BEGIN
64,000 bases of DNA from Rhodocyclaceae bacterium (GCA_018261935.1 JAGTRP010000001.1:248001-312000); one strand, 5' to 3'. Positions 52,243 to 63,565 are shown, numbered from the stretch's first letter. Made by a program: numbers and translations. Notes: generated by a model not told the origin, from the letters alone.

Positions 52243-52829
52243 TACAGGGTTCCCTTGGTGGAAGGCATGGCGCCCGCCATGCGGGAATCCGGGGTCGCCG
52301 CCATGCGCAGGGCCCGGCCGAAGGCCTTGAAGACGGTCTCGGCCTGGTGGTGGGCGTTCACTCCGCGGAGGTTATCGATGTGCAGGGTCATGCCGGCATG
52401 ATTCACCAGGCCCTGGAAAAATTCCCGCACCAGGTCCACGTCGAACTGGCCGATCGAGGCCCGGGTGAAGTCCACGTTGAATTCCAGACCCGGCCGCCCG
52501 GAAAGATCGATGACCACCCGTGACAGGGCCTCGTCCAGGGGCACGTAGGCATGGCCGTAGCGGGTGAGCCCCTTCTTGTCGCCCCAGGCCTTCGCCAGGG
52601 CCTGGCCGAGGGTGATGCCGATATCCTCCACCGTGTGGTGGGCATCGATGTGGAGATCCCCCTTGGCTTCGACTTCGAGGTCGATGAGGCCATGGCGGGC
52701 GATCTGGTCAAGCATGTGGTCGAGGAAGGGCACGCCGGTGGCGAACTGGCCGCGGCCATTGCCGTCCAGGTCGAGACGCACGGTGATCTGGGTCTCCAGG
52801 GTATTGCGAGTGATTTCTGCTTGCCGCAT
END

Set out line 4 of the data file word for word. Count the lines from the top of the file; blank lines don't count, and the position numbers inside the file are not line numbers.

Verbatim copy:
52301 CCATGCGCAGGGCCCGGCCGAAGGCCTTGAAGACGGTCTCGGCCTGGTGGTGGGCGTTCACTCCGCGGAGGTTATCGATGTGCAGGGTCATGCCGGCATG